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Chocolate Cuts Life-Threatening Risks During

Pregnancy

A study has suggested that eating chocolate at least three times a week can help reduce life-
threatening conditions from developing in pregnant women.

The study found that women who regularly eat chocolate are less likely to suffer from pre-
eclampsia, one of the most common causes of complications during pregnancy, the Telegraph
reported.

Pre-eclampsia can cause pregnancy complications after blood vessels in the placenta fail to
develop. The major symptom of the condition is elevated blood pressure in the mother.

The condition also affects the unborn child by disrupting the transfer of nutrients, leading to
premature birth and other complications.

Researchers at Yale University in the US questioned 2500 women on their dietary habits during
pregnancy as part of the study.

Nearly half the women who did not develop high blood pressure reported that they had eaten
chocolate regularly.

The research is due to be published in the American journal Annals of Epidemiology.


Ramadan Fasting During Pregnancy Puts Babies'
Health at Risk
A new study by scientists in the United States has revealed that pregnant Muslim women who
fast during Ramadan are likely to have smaller babies who will be more prone to learning
disabilities in adulthood.

The researchers also found that the women were 10 per cent less likely to give birth to a boy if
they had fasted during Ramadan

The trend was clearest if the fasting was done early in the women’s pregnancy, and during the
summer months, when long hours of daylight called for them to go longer without food.

Ramadan is the ninth month of the Islamic calendar and a time when Muslims across the world
fast from dawn until sunset.

Since fasting during Ramadan is one of the five pillars of Islam and is a central part of Muslim
culture, many women may fear a loss of connection with their communities or would feel guilty
if they did not observe Ramadan.

The study, which used census data from the US, Iraq and Uganda, also discovered long-term
effects on the adult’s health and his or her future economic success.

"We generally find the largest effects on adults when Ramadan falls early in pregnancy," the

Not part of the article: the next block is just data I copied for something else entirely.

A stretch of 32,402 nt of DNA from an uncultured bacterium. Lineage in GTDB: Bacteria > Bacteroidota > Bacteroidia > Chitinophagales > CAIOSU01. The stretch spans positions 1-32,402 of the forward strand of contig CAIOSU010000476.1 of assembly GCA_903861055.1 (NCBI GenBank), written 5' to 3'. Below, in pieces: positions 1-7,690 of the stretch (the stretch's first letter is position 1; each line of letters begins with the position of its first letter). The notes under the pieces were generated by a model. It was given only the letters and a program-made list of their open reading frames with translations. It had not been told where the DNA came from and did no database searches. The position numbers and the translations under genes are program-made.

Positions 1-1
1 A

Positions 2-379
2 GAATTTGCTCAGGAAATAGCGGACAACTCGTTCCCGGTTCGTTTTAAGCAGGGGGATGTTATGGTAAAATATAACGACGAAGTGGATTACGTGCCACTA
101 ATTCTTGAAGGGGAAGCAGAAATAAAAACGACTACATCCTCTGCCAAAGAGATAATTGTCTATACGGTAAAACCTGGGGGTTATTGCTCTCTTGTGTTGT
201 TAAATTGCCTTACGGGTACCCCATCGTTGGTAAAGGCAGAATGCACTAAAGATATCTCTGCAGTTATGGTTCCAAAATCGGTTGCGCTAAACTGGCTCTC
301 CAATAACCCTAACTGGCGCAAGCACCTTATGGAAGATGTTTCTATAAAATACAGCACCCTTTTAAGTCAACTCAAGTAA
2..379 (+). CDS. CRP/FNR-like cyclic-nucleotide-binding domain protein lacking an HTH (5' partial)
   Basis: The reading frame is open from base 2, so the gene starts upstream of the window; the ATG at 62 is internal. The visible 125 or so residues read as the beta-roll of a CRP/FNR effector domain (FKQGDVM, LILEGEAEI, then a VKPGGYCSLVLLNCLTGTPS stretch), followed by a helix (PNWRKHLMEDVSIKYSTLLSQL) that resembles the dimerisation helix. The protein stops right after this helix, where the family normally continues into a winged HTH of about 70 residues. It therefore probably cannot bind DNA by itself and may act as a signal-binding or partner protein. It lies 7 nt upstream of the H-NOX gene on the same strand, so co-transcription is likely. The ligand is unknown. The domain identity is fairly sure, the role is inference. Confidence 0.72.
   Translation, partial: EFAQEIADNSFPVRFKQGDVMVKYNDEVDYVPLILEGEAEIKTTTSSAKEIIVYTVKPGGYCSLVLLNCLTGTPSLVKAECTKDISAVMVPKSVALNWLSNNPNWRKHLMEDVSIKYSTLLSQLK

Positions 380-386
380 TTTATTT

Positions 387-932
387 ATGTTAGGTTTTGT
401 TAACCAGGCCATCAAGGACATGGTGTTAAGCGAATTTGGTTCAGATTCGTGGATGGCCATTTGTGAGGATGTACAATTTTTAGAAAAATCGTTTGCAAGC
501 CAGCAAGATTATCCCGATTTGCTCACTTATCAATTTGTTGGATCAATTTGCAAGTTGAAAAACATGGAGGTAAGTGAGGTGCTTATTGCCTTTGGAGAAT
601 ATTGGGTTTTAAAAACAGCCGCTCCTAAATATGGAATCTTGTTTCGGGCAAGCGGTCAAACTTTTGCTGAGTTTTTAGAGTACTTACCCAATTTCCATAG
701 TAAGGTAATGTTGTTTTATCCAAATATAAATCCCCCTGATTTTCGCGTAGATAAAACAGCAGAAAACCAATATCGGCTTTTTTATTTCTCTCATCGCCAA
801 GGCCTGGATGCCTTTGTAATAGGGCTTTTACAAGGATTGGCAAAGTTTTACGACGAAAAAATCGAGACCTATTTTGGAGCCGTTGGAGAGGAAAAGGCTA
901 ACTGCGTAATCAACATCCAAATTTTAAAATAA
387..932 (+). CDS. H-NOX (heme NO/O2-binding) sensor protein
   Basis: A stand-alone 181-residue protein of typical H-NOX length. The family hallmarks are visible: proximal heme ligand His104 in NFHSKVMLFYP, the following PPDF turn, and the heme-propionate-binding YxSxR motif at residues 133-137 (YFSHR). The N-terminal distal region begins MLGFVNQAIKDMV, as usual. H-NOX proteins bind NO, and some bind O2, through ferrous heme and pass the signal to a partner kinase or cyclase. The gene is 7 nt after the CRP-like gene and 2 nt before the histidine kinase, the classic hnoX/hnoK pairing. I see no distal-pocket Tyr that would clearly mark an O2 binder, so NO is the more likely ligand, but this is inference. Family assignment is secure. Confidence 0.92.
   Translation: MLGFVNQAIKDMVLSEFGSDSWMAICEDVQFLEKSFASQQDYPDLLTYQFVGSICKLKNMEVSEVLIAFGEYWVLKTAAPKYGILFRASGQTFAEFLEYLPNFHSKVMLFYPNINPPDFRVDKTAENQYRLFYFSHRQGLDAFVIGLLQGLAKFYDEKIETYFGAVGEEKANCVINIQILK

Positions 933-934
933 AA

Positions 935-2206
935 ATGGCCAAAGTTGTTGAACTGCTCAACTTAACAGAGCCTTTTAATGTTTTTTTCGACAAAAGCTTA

Independent quoted Douglas Almond, of Columbia University, and Bhashkar Mazumder, of the
Federal Research Bank of Chicago, the authors of the research, as saying.

"Rates of adult disability are roughly 20 per cent higher, with specific mental disabilities
showing substantially larger effects. Importantly, we detect no corresponding outcome
differences when the same design is applied to non-Muslims," they added.
Alcohol in pregnancy may harm sons' sperm

Mothers who drink alcohol during pregnancy may be damaging the fertility of their future sons, a
study by Danish scientists said on Tuesday.

The researchers found that if mothers had drunk 4.5 or more drinks a week while pregnant, the
sperm concentration of their sons — measured about 20 years later — was a third lower than in
men who were not exposed to alcohol while in the womb.

The study by scientists at the University of Aarhus in Denmark was presented at the conference
of European Society of Human Reproduction and Embryology in Rome. A drink was measured
as 12 grams of alcohol, equivalent to one 330 ml can of beer, one small (120 ml) glass of wine or
one shot (40 ml) of spirits.

"Our study shows that there is an association between drinking a moderate amount of alcohol
during pregnancy and lower sperm concentrations in sons," said Cecilia of Aarhus's department
of occupational medicine, who led the research.

But she noted that because the study was an observational one, the scientists could not say for
certain whether the alcohol intake was a cause of the lower sperm concentrations.

"It is possible that drinking alcohol during pregnancy has a harmful effect on the fetal semen-
producing tissue in the testes — and thereby on semen quality in later life — but our study is the
first of its kind, and more research within this area is needed before any causal link can be
established or safe drinking limits proposed," she said in a report of her study.

If, however, the findings are replicated in future studies, that may help explain why semen
quality has dropped in recent decades, and why it is better in some nations than others.